More than 100,000 Americans develop end-stage renal disease every year, which, due to a significant shortage of kidneys available for transplantation, requires the majority of patients to seek treatment through dialysis. In a study published recently in The American Journal of Managed Care, Baylor College of Medicine’s Dr. Kevin F. Erickson discusses physician reimbursement reform and its effect on patient recommendations for in-center dialysis as opposed to at-home dialysis.
The passage of the Affordable Care Act and the recent repeal of Medicare’s Sustainable Growth Rate have resulted in pay-for-performance (P4P) initiatives that increasingly tie physician payment to performance.
“Recent healthcare reform focuses on developing new reimbursement policies to encourage certain activities for physicians, and when these policies are put into place, it is important that we understand whether they worked, and whether they resulted in any unintended consequences,” said Erickson, assistant professor of medicine in the section of nephrology at Baylor. “This study highlights the need to understand and monitor for unintended consequences of ongoing reimbursement reform.”
Enhancing quality of life
For the majority of patients with kidney disease who are receiving dialysis, the decision to receive care in the home versus in a dialysis center should be a personal, educated decision made with consideration from physicians and families.
“Day-to-day life is very different for patients administering dialysis at home compared to those who go to a dialysis center to receive therapy,” said Erickson. “Often, at-home dialysis creates a higher quality of life, providing more flexibility in treatment schedules and a more comfortable environment.”
Erickson developed the study to determine if P4P reimbursements designed to encourage frequent physician visits to patients receiving in-center dialysis had the unintended consequence of leading some physicians to place more patients in an in-center treatment plan in order to capitalize on higher reimbursement from frequent in-center visits.
To test this theory, Erickson compared the likelihood of patients to start in-home dialysis before versus after the policy implementation in populations that were and were not affected by the policy.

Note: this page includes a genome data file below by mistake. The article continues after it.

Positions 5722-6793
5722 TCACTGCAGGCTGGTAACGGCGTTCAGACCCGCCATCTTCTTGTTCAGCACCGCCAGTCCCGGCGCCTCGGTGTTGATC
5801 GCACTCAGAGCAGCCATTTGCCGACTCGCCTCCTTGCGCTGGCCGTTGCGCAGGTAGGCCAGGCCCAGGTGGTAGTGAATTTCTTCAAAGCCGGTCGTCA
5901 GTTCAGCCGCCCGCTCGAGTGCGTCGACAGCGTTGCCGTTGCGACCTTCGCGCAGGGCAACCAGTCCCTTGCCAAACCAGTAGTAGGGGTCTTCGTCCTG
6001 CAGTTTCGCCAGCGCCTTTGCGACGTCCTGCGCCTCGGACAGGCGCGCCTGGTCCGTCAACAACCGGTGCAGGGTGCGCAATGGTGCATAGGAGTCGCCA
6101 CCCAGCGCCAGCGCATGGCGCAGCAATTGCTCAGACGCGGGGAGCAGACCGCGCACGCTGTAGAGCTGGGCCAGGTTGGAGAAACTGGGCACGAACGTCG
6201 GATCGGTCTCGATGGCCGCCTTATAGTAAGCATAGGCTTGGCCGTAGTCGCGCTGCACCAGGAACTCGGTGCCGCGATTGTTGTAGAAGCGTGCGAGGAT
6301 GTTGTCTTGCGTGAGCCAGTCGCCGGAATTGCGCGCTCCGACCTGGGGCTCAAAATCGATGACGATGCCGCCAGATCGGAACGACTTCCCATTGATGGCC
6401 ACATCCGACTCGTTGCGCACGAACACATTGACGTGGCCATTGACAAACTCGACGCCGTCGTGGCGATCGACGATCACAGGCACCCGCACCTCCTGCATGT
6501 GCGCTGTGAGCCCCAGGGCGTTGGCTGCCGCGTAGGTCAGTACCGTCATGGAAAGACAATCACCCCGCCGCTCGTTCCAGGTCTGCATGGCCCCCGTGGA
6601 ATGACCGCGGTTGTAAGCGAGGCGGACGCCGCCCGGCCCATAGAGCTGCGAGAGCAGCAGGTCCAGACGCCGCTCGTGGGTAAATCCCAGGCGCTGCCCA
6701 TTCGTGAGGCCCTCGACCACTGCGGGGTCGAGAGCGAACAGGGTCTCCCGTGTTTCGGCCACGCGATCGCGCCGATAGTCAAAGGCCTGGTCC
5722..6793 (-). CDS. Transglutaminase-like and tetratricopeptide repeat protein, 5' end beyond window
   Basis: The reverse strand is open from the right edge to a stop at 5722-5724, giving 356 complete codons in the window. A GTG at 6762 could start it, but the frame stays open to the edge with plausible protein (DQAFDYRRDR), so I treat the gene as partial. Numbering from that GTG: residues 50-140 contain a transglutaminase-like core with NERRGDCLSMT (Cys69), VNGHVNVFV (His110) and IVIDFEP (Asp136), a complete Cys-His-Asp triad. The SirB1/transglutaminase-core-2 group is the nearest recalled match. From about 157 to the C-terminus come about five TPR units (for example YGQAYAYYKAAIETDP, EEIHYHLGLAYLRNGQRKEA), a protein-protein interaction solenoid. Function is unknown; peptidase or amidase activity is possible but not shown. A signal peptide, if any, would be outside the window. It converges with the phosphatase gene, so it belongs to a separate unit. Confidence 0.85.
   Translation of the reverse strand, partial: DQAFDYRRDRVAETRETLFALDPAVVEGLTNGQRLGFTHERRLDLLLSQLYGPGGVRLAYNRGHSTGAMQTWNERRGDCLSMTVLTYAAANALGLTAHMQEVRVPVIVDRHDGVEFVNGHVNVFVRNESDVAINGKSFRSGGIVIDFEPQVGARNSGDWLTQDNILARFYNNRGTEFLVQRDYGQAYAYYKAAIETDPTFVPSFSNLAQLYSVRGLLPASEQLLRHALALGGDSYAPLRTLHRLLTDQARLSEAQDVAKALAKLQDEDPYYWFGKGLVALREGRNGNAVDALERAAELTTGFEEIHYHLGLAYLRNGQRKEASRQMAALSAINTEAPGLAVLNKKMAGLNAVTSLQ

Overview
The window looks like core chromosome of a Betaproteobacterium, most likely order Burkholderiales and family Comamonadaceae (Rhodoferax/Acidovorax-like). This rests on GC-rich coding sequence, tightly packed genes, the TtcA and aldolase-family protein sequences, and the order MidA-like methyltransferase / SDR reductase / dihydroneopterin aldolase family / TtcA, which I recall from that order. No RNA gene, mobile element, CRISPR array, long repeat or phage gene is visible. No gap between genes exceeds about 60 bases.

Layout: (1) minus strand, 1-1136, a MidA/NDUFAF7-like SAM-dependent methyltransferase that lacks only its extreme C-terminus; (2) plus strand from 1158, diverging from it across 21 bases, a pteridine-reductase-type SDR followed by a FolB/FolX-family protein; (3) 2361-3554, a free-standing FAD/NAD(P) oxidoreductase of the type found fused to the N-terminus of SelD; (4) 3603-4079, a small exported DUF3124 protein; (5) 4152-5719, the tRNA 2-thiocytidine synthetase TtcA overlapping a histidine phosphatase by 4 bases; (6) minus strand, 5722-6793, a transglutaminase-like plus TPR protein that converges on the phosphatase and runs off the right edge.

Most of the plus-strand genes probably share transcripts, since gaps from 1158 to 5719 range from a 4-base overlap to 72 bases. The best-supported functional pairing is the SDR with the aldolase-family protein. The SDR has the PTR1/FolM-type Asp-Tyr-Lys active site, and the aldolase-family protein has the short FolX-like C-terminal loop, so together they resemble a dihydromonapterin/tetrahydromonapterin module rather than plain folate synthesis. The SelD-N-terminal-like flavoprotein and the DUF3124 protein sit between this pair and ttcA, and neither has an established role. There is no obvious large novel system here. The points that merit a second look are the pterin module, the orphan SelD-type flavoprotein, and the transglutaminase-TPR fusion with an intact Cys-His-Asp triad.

Patients with Traditional Medicare coverage who were affected by the reimbursement policy were found to be less likely to do at-home dialysis following the policy reform than those on Medicare Advantage who were not affected by the policy.
Additionally, patients residing in areas with larger treatment facilities were less likely to have at-home dialysis following the policy reform than those living in areas with smaller facilities. This reduction is a result of the reform making it more financially attractive to physicians to see patients who receive in-center dialysis in larger facilities.
“Our findings suggest that physicians’ decisions aligned toward the treatment option that benefitted them financially, as opposed to what may have been best for the patient,” said Erickson. “As a result, fewer patients were receiving at-home dialysis.”
Home dialysis is largely underused, and there is no evidence that one method of treatment is better in terms of health outcomes, but there are significant differences in the quality of life and home dialysis is less costly than in-center dialysis.
Examining the unintended consequences
Erickson notes that a recent report by the Government Accountability Office examining financial barriers to home dialysis has identified physician reimbursement policy as one important area where there may be a financial disincentive to recommending home dialysis. Those findings were based on interviews from physicians, while this study provides objective evidence supporting the same concern.
This study also provides an important lesson for efforts to evaluate future P4P initiatives.
“This is a very specific choice made at a specific point in time in a patient’s course of kidney disease,” said Erickson. “It may very well require getting into the weeds of clinical decision making, with this degree of specificity, to uncover unintended consequences from payment reform that are most important to patients.”
For patients, Erickson recommends having an open conversation with family members and physicians to determine if at-home dialysis is best for them. Erickson also stresses the importance of education about at-home dialysis, as many patients simply are not aware that it is an option.
Other contributors to this work include Dr. Wolfgang C. Winkelmayer of Baylor College of Medicine, Dr. Glenn M. Chertow and Dr. Jay Bhattacharya, both with Stanford University School of Medicine.
This work was funded by the Agency for Health Research and Quality (F32 HS019178) and the National Institute of Diabetes and Digestive and Kidney Diseases (DK085446), along with support from the National Institute on Aging (R37 150127-5054662-0002) and the endowed Gordon A. Cain Chair in Nephrology at Baylor College of Medicine.